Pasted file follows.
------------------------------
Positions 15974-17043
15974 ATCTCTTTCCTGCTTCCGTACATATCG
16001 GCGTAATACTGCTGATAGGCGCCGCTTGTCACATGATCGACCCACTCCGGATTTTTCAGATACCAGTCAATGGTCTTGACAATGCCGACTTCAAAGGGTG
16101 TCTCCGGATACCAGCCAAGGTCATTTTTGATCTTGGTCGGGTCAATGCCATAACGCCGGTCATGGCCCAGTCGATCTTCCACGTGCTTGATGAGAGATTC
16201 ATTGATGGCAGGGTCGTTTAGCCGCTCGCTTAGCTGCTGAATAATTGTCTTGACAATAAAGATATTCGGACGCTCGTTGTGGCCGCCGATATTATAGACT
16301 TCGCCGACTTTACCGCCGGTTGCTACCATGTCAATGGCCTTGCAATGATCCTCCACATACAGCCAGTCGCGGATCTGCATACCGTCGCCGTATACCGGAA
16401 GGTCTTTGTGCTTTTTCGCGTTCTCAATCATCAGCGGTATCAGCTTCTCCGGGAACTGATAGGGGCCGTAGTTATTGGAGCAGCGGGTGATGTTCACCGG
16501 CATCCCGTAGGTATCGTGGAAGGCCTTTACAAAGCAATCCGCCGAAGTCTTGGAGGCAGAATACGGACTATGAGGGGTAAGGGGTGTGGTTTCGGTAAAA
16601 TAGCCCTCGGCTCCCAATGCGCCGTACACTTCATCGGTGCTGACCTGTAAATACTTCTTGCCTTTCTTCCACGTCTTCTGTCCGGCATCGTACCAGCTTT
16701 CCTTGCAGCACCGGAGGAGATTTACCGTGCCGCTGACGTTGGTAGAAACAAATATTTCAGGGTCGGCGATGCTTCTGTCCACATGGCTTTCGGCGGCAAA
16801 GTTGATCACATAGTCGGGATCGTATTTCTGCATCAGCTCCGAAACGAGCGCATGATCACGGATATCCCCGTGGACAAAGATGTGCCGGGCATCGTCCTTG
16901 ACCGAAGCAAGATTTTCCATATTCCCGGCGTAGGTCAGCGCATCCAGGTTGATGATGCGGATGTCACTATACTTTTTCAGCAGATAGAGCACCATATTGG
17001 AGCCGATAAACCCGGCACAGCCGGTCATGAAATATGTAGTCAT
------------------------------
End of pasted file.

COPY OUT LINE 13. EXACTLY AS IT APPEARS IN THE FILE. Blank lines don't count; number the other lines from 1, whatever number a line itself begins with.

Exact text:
17001 AGCCGATAAACCCGGCACAGCCGGTCATGAAATATGTAGTCAT